Monday, May 30, 2016
This weekend, PBS broadcast a short documentary about The Telling Project, which uses theater to help military veterans talk through their experiences, from losing a limb, to being raped, to PTSD, to contemplating suicide. One of the veterans remarked that 'there's no bigger pacifist than a deployed serviceman.' Rather than letting our national discussions of war be hijacked by the braggadocio of the insecure, the cruel, the calculating and the delusional, we'd benefit from considering the harsh realities of war instead. Rather than letting tough guy (and tough gal) fantasies reign, we should seek out true stories. Rather than letting another bombastic speech from an irresponsible ignoramus dictate the terms of discourse, we should give time to veterans and civilians affected by war, and quietly listen.
Sunday, May 08, 2016
David Dayen, an excellent blogger based in Los Angeles, has a book out, Chain of Title: How Three Ordinary Americans Uncovered Wall Street’s Great Foreclosure Fraud. His Tumblr blog links his articles and appearances (Salon, The Intercept, The Fiscal Times, The New Republic), but if you've read his work over the years, you're aware of the time and effort he's spent covering this subject. A summary:
In the depths of the Great Recession, a cancer nurse, a car dealership worker, and an insurance fraud specialist helped uncover the largest consumer crime in American history—a scandal that implicated dozens of major executives on Wall Street. They called it foreclosure fraud: millions of families were kicked out of their homes based on false evidence by mortgage companies that had no legal right to foreclose.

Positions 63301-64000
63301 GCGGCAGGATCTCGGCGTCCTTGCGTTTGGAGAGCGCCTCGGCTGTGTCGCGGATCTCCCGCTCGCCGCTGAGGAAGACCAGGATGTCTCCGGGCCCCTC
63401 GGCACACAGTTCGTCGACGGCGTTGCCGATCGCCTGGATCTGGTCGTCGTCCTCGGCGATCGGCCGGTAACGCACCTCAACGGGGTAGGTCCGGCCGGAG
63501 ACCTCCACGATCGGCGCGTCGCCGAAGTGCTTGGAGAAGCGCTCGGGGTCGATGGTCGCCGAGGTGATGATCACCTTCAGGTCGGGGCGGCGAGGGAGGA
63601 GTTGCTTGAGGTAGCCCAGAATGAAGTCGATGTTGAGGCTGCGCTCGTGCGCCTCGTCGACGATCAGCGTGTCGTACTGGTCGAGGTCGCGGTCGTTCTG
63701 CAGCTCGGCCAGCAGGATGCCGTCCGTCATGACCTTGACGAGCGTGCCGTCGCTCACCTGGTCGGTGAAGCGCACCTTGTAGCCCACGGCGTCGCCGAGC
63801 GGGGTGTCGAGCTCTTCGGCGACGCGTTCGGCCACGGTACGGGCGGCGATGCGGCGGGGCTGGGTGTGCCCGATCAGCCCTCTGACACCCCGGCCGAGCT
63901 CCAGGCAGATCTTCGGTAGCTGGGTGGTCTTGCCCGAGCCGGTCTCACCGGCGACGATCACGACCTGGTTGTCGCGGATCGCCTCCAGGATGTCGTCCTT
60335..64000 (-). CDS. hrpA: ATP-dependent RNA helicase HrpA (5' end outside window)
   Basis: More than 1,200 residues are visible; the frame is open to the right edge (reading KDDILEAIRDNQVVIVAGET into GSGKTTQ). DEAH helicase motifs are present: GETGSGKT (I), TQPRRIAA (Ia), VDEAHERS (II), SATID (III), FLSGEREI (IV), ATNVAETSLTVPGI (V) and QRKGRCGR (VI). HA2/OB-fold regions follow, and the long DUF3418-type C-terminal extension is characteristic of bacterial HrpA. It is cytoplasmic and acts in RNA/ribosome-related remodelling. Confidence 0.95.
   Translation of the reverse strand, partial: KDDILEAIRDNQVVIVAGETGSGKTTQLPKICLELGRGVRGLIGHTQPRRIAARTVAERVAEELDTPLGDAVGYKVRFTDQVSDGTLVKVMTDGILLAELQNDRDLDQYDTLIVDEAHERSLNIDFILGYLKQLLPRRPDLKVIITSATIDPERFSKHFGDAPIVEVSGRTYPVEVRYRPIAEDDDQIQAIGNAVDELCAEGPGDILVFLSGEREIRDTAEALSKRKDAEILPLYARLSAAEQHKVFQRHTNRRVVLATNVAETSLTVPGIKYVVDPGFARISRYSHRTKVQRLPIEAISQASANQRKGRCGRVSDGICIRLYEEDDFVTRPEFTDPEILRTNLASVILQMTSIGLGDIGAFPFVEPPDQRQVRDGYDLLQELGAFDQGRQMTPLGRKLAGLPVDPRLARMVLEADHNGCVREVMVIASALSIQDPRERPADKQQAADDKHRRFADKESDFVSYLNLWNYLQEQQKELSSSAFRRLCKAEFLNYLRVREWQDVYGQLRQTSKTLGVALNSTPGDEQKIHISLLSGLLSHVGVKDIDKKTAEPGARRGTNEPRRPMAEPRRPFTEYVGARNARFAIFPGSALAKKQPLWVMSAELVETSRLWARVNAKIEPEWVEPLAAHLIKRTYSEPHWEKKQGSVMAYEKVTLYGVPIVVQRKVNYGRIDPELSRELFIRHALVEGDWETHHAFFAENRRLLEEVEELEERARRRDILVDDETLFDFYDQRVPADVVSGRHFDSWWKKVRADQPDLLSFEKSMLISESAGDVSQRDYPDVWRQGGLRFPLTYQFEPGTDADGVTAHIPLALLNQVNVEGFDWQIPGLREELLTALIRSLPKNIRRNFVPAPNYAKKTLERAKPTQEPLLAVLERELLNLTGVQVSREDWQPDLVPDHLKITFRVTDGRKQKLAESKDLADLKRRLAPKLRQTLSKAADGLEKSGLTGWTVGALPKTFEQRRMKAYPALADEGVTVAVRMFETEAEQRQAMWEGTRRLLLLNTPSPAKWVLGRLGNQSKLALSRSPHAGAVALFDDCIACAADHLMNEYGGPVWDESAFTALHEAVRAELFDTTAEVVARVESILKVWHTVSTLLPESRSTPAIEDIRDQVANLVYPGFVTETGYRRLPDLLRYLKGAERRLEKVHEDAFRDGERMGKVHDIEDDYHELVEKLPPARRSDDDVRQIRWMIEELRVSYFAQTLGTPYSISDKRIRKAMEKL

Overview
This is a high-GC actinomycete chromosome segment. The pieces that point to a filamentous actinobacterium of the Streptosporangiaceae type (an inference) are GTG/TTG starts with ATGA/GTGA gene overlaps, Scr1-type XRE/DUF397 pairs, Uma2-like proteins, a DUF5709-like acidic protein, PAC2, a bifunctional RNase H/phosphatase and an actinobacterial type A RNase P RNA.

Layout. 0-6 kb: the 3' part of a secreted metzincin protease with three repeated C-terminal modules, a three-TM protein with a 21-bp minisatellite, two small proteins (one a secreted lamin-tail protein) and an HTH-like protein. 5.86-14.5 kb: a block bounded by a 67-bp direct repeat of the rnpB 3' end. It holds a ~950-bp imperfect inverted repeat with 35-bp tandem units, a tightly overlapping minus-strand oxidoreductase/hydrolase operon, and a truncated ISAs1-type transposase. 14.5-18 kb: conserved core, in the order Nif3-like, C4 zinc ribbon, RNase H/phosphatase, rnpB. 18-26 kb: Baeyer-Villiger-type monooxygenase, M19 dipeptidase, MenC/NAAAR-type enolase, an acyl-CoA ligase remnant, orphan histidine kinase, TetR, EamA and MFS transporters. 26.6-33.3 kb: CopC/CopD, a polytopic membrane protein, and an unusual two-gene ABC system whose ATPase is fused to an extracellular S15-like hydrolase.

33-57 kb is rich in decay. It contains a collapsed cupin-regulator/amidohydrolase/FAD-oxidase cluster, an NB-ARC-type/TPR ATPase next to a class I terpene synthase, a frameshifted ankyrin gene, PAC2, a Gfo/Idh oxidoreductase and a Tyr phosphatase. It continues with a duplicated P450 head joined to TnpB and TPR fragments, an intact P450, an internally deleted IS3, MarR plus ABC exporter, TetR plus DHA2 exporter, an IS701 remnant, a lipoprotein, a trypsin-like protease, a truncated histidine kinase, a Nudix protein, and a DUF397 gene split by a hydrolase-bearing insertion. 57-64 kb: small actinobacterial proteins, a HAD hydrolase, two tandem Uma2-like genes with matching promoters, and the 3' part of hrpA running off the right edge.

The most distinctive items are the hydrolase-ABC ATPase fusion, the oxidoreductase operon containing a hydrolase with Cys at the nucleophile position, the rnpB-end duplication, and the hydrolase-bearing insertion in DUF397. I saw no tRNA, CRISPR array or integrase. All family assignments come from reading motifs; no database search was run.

Lisa Epstein, Michael Redman, and Lynn Szymoniak did not work in government or law enforcement. They had no history of anticorporate activism. Instead they were all foreclosure victims, and while struggling with their shame and isolation they committed a revolutionary act: closely reading their mortgage documents, discovering the deceit behind them, and building a movement to expose it.
As a first-time author, David Dayen depends on getting the word out and generating early sales. I've ordered the book but haven't read it yet, although I've read plenty of Dayen's other work, and you can check it out yourself through the Tumblr link above. I'm admittedly biased because I know the guy, but if you have the money to spare, ordering a copy is a great way to support a liberal writer and get a good book to boot. (Here are the links for Amazon, Powell's and Barnes & Noble.) He'll be doing book signings in Los Angeles, the Bay Area, New York, Washington, St. Louis, and Philadelphia. If you're on that Facebook thing all the kids are doing, you can get more details from the book's FB page. Thanks.